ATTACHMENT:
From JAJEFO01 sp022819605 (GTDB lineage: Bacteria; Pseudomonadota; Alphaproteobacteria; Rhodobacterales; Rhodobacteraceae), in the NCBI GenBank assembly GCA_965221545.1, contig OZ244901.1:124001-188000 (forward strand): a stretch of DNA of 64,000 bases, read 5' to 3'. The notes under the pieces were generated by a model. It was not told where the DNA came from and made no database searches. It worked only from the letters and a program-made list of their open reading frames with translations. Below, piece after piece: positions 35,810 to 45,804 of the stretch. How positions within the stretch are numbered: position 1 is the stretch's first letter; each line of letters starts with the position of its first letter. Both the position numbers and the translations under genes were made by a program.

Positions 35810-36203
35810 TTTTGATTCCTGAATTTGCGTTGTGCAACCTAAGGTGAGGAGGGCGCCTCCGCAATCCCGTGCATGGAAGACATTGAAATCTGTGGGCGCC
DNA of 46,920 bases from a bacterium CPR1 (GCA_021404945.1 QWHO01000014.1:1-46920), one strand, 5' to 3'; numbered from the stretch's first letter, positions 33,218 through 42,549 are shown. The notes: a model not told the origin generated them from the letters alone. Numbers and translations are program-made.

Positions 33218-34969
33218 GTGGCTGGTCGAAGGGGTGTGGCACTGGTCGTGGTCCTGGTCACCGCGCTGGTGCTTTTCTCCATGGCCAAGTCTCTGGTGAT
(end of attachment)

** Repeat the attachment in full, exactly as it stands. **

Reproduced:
From JAJEFO01 sp022819605 (GTDB lineage: Bacteria; Pseudomonadota; Alphaproteobacteria; Rhodobacterales; Rhodobacteraceae), in the NCBI GenBank assembly GCA_965221545.1, contig OZ244901.1:124001-188000 (forward strand): a stretch of DNA of 64,000 bases, read 5' to 3'. The notes under the pieces were generated by a model. It was not told where the DNA came from and made no database searches. It worked only from the letters and a program-made list of their open reading frames with translations. Below, piece after piece: positions 35,810 to 45,804 of the stretch. How positions within the stretch are numbered: position 1 is the stretch's first letter; each line of letters starts with the position of its first letter. Both the position numbers and the translations under genes were made by a program.

Positions 35810-36203
35810 TTTTGATTCCTGAATTTGCGTTGTGCAACCTAAGGTGAGGAGGGCGCCTCCGCAATCCCGTGCATGGAAGACATTGAAATCTGTGGGCGCC
DNA of 46,920 bases from a bacterium CPR1 (GCA_021404945.1 QWHO01000014.1:1-46920), one strand, 5' to 3'; numbered from the stretch's first letter, positions 33,218 through 42,549 are shown. The notes: a model not told the origin generated them from the letters alone. Numbers and translations are program-made.

Positions 33218-34969
33218 GTGGCTGGTCGAAGGGGTGTGGCACTGGTCGTGGTCCTGGTCACCGCGCTGGTGCTTTTCTCCATGGCCAAGTCTCTGGTGAT